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Pierce K.H. Chow, PhD, MBBS, on Hepatocellular Carcinoma: New Data From the IMbrave050 Trial of Atezolizumab, Bevacizumab, and Active Surveillance

AACR Annual Meeting 2023

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Pierce K.H. Chow, PhD, MBBS, of the National Cancer Centre, Singapore and Duke-NUS Medical School, discusses phase III findings showing that, for patients with hepatocellular carcinoma at high risk of disease recurrence, adjuvant therapy with atezolizumab plus bevacizumab after resection or thermal ablation was more effective than active surveillance. According to Dr. Chow, these results could lead to reassessment of surgical resection in this disease. (Abstract CT003)



Transcript

Disclaimer: This video transcript has not been proofread or edited and may contain errors.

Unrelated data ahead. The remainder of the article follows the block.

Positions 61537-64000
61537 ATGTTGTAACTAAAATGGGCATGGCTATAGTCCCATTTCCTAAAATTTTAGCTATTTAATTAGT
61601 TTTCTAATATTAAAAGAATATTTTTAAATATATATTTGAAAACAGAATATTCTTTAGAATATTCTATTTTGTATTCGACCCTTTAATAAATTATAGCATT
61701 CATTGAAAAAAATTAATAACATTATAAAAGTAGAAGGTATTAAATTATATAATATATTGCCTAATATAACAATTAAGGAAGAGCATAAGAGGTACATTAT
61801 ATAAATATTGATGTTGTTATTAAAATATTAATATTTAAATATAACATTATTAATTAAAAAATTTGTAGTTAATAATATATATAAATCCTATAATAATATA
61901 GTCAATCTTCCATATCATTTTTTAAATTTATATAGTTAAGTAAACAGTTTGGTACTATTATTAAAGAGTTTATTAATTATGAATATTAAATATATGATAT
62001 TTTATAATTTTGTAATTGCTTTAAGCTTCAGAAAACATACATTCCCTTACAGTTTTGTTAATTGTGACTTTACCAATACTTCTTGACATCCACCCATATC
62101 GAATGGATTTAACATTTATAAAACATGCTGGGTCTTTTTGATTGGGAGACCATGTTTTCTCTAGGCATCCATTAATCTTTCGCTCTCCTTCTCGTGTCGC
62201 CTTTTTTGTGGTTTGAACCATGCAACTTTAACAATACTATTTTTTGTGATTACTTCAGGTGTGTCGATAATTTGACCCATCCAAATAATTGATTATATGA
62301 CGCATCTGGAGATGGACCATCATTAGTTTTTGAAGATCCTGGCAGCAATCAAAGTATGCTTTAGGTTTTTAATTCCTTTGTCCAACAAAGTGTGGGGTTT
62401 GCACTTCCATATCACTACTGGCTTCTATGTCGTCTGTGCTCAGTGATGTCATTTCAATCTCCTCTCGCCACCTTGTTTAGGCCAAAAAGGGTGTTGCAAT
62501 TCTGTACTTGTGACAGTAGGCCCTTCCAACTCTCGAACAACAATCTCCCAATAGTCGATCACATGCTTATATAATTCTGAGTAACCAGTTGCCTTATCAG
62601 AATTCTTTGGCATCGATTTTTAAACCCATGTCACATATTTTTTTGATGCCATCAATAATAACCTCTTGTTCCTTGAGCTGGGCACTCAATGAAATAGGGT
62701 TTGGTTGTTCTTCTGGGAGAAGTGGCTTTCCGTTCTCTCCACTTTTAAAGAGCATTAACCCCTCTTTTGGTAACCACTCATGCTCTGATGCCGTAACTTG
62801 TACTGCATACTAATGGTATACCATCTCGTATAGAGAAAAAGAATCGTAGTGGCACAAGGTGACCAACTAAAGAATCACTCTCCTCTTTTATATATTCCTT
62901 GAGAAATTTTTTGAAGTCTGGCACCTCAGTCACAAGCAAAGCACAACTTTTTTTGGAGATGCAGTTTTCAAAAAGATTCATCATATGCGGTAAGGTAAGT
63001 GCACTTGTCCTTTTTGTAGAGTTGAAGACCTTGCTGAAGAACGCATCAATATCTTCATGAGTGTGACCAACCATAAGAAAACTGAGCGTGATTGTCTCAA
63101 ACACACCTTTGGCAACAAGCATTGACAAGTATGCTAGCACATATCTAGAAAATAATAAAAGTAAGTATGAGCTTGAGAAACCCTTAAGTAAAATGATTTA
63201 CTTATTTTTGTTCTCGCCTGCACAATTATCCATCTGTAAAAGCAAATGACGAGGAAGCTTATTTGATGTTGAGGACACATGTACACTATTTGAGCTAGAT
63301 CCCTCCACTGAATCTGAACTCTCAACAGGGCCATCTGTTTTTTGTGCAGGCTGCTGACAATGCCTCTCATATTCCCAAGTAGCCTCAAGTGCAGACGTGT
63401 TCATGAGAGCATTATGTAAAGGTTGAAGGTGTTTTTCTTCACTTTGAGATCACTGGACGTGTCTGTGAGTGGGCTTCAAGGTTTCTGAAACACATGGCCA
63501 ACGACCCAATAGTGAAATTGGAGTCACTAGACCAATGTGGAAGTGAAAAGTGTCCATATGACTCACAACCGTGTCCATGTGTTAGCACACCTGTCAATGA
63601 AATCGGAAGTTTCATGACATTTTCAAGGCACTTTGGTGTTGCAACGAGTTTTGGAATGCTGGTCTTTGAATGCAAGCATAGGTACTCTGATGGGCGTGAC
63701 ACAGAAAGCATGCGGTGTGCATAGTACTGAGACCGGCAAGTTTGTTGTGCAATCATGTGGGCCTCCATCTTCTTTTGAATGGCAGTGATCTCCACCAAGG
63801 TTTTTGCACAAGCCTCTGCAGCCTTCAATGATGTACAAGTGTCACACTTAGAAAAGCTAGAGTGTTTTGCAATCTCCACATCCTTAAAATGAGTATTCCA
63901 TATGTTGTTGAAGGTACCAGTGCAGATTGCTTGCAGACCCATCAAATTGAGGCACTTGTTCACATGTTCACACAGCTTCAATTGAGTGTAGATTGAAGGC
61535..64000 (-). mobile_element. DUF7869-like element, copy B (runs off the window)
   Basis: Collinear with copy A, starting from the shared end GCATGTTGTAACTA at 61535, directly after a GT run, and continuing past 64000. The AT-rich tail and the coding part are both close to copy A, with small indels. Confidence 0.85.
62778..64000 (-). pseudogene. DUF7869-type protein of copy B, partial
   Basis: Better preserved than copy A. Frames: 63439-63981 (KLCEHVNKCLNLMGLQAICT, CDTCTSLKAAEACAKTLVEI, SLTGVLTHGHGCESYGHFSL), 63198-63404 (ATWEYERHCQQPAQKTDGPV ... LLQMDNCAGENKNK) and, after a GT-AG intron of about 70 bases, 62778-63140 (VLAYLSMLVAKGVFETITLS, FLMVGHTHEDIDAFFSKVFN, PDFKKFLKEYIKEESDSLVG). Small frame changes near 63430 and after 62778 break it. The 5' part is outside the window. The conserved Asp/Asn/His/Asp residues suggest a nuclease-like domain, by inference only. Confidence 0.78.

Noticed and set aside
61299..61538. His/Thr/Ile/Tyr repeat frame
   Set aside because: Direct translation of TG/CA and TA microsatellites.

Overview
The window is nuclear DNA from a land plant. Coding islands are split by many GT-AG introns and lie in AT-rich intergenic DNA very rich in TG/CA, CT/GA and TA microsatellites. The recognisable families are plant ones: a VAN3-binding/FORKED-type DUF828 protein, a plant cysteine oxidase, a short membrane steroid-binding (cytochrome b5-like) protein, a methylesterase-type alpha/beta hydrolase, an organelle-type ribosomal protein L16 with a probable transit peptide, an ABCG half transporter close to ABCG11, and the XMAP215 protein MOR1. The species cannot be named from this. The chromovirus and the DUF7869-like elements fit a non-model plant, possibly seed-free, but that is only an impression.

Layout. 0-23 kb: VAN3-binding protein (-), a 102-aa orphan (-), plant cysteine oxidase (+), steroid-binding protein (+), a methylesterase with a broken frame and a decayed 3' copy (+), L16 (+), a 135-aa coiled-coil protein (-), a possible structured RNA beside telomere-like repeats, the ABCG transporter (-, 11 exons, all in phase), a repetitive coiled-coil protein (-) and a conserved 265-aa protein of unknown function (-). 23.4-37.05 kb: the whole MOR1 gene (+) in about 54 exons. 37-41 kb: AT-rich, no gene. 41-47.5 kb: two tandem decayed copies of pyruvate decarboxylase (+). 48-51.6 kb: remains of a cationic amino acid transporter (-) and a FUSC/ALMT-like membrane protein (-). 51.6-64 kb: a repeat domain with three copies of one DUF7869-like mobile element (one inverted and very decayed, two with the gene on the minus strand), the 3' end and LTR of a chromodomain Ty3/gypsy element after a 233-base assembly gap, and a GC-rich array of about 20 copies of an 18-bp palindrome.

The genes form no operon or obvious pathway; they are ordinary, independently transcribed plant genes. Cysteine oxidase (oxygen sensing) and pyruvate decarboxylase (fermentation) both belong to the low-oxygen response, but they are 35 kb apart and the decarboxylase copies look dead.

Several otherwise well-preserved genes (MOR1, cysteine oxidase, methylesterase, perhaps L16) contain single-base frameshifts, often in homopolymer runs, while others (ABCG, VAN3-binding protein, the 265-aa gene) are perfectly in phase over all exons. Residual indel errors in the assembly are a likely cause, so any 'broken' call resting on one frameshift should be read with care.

The IMbrave050 study is a phase three global study of atezolizumab plus bevacizumab used as adjuvant therapy versus active surveillance in patients who have undergone curative surgical resection and also ablation. The premise of this study is that there was no previous adjuvant therapy that was validated for HCC. And because of that, recurrence rates in HCC are very high, particularly among patients with larger tumors, multiple tumors, vascular invasion, and of course poor tumor differentiation. And so for this trial, we specifically enrolled patients with these poor cancer characteristics in a randomized controlled manner. So four to 12 weeks after surgical resection or ablation, they're randomized to receive either atezolizumab and bevacizumab as adjuvant or to the surveillance arm, the caveat being that if they are on the surveillance arm and they do have a recurrence, they are permitted to cross over to the atezolizumab plus bevacizumab arm, and this was run across the entire world. At the point of randomization, the patients are very well distributed between the two groups. Most of the patients were men. They were around 60 years old. More than 80% of them were from Asian ethnicity, and more than 70% of them were enrolled from Asia outside of Japan. More than 60% had evidence of vascular invasion, and more than 40% of them had poor tumor differentiation. The primary endpoint of the study was recurrence-free survival as assessed by independent review facility, and we adopted a hierarchical analysis approach. So the first interim analysis was triggered when 253 recurrence-free survival events were encountered. And at this first interim analysis, the IMbrave050 met its primary endpoint and became a positive trial and had a hazard ratio of 0.73 and a P value of 0.012. And this was achieved at the median follow up of 17.4 months, and at that time, recurrence-free survival was 78% for patients on atezolizumab plus bevacizumab versus 65% for patients on active surveillance. And when we look at the recurrence rates, it was particularly impressive because patients on atezolizumab and bevacizumab had a one third or 33% decrease in recurrence rate. So at landmark analysis at 12 months, this was 34% versus 20% for the two arms respectively. The adverse events were not different from what we saw in 150, the earlier trial for this therapy. The duration of treatment for patients on the 050 was significantly longer than that for the earlier 150 trial, which was for advanced HCC. So in the 050, for example, patients on atezolizumab had a median duration of treatment of 11.1 months and for bevacizumab it was 11 months. But in spite of this very much longer duration of treatment, we do not see an increase in adverse events for 050 compared to the earlier study. The most important adverse events which were encountered were proteinuria, hypertension, decrease in platelet counts, and also derangements of liver function. So in conclusion, this is the first trial historically to be positive for adjuvant therapy in the phase three setting, and this applied to patients across the major clinical subgroups. The adverse events were as we expected for this drug and the disease. And atezolizumab plus bevacizumab may become the standard of care for patients in terms of adjuvant therapy after curative resection or ablation and may also change clinical indications for surgical resection.

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